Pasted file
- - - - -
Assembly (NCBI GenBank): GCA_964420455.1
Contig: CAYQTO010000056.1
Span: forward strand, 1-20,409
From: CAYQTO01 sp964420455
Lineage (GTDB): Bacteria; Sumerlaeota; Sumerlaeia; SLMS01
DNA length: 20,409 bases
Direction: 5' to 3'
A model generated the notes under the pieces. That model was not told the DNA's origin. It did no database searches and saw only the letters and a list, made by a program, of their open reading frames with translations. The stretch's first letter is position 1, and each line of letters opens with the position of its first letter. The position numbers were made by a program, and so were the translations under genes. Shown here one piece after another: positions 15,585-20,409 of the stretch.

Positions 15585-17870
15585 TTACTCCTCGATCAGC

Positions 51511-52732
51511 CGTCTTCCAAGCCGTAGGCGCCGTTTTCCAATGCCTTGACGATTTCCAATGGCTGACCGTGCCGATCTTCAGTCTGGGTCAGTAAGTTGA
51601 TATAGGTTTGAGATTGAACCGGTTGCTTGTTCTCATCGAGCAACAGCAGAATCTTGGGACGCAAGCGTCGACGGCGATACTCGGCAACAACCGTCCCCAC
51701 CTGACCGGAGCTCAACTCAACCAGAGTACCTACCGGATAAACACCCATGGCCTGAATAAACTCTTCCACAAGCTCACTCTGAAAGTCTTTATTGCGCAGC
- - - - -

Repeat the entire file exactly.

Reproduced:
Assembly (NCBI GenBank): GCA_964420455.1
Contig: CAYQTO010000056.1
Span: forward strand, 1-20,409
From: CAYQTO01 sp964420455
Lineage (GTDB): Bacteria; Sumerlaeota; Sumerlaeia; SLMS01
DNA length: 20,409 bases
Direction: 5' to 3'
A model generated the notes under the pieces. That model was not told the DNA's origin. It did no database searches and saw only the letters and a list, made by a program, of their open reading frames with translations. The stretch's first letter is position 1, and each line of letters opens with the position of its first letter. The position numbers were made by a program, and so were the translations under genes. Shown here one piece after another: positions 15,585-20,409 of the stretch.

Positions 15585-17870
15585 TTACTCCTCGATCAGC

Positions 51511-52732
51511 CGTCTTCCAAGCCGTAGGCGCCGTTTTCCAATGCCTTGACGATTTCCAATGGCTGACCGTGCCGATCTTCAGTCTGGGTCAGTAAGTTGA
51601 TATAGGTTTGAGATTGAACCGGTTGCTTGTTCTCATCGAGCAACAGCAGAATCTTGGGACGCAAGCGTCGACGGCGATACTCGGCAACAACCGTCCCCAC
51701 CTGACCGGAGCTCAACTCAACCAGAGTACCTACCGGATAAACACCCATGGCCTGAATAAACTCTTCCACAAGCTCACTCTGAAAGTCTTTATTGCGCAGC